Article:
Public Health

Dyan Summers Columbia University Grad 2016

Photo by Ryan Boran

When Dyan Summers’ patient suggested he might have a disease called “Zika Fever” in 2013, she was dubious. In her 15 years as a certified nurse practitioner specializing in tropical medicine, Summers had diagnosed malaria, Dengue fever and more.
I study chemistry in the Chandler Building. Can you tell me what its namesake, Charles Chandler did for New York? —A Healthy Chemist
Columbia Law School Professor Carol Sanger on Abortion Law

Photo Courtesy of Columbia Law School

Columbia Law School Professor Carol Sanger, an expert in family law and abortion rights, discusses the latest case to challenge abortion law, which will be argued before the U.S. Supreme Court, March 2.

SensorKit takes activity detection to a more granular level, allowing your app or device to detect a wide variety of cardio, calisthenics, and weight training exercises on the fly.

Like the superheroes in the comic books he collected, Benjamin Schwartz (CC’ 03, P&S ’08) grew up feeling he had two identities.

Any day now, the U.S. Supreme Court will render its decision in King vs. Burwell, the latest challenge to the Affordable Care Act.

Disease ecologist Maria Diuk-Wasser

Disease ecologist Maria Diuk-Wasser's (right) study looks at the connection between tick-borne pathogens.

As spring blooms, people in the Northeast and Midwest look forward to spending more time outdoors—which also means plotting ways to avoid the disease carrying black-legged deer tick. This year new research shows that people outside of these areas may also want to take precautions.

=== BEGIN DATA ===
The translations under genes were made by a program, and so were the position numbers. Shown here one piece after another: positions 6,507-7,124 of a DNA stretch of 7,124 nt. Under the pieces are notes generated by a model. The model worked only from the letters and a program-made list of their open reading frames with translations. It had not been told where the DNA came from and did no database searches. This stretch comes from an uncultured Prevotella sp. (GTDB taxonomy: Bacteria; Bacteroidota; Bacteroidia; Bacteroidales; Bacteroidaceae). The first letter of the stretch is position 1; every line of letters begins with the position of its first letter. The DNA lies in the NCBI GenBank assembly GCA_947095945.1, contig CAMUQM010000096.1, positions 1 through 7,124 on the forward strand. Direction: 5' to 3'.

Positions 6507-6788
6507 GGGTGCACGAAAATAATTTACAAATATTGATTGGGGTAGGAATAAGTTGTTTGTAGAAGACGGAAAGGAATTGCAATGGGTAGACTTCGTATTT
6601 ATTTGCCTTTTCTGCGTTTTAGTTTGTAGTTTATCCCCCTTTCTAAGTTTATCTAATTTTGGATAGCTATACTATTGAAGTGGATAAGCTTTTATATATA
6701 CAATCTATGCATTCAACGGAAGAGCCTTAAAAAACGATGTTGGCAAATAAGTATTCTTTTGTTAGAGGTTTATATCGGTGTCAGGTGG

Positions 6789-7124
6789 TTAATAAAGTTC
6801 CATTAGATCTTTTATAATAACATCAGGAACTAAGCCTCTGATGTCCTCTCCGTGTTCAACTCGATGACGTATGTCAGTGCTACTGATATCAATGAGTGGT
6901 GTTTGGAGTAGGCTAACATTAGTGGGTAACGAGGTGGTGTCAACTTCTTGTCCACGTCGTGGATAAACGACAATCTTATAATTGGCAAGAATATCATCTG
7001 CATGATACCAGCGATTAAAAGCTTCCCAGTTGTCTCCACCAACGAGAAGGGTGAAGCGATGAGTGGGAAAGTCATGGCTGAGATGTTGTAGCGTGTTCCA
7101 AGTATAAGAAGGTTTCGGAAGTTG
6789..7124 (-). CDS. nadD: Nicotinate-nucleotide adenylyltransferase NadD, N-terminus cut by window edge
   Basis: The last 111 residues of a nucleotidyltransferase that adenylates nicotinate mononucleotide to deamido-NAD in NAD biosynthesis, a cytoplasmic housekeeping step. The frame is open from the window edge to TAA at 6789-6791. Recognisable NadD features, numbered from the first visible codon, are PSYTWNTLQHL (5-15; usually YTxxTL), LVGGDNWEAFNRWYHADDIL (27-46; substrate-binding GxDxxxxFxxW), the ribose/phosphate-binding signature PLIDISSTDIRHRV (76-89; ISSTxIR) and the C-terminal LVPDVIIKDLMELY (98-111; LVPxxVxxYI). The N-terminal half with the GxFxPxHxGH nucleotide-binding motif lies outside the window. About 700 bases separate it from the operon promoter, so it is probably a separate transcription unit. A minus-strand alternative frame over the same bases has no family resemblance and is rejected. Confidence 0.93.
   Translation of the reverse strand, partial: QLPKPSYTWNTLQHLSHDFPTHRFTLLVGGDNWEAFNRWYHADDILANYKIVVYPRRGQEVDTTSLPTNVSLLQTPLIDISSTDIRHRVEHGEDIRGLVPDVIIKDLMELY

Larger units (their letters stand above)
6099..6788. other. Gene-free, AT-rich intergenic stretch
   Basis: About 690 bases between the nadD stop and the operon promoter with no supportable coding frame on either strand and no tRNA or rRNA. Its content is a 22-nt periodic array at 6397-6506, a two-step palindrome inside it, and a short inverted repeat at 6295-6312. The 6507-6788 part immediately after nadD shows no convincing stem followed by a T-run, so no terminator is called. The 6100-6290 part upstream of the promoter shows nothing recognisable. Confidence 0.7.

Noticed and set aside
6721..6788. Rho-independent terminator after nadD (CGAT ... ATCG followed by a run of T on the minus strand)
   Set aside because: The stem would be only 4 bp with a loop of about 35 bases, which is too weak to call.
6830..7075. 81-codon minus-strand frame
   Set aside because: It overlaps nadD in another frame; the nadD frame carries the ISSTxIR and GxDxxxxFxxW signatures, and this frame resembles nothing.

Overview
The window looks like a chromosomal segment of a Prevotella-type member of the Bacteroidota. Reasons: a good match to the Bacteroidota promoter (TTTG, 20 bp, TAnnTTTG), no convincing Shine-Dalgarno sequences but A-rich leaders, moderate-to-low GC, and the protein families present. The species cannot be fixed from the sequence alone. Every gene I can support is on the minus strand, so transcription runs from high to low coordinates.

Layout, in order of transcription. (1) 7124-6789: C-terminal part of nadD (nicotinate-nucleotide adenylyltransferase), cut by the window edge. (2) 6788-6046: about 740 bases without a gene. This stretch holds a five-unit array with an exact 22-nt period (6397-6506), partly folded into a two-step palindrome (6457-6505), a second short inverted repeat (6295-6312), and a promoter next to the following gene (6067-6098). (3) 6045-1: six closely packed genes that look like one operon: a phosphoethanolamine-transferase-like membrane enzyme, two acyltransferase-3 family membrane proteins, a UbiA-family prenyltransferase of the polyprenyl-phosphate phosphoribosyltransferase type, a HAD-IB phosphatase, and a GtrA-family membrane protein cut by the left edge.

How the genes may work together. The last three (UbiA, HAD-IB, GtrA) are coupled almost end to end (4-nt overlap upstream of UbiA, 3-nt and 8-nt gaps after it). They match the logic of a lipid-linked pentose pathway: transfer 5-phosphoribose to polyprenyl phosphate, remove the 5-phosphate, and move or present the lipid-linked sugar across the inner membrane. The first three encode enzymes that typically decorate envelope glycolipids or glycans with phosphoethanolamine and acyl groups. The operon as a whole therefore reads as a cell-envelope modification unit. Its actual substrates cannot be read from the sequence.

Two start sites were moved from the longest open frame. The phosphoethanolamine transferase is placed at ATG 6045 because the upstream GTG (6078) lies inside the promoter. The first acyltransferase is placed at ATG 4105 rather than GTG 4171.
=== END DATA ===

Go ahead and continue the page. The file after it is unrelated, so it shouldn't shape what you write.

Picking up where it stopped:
Gillian Metzger (LAW’96) is the Stanley H. Fuld Professor of Law, and faculty director of the Law School’s Center for Constitutional Governance. An expert in administrative and constitutional law, with a specialization in federalism, she and several other professors wrote an amicus brief that says the principles of federalism support the tax subsidies at issue in the widely watched King v. Burwell case.

After serving as chief executive officer of Aetna Inc., Jack Rowe became a professor in the Department of Health Policy and Management at the Mailman School of Public Health.

With the tap of a finger on a mobile app, people at risk of strokes and heart disease can use their phone as a remote ECG and transmit readings to medical providers miles away.

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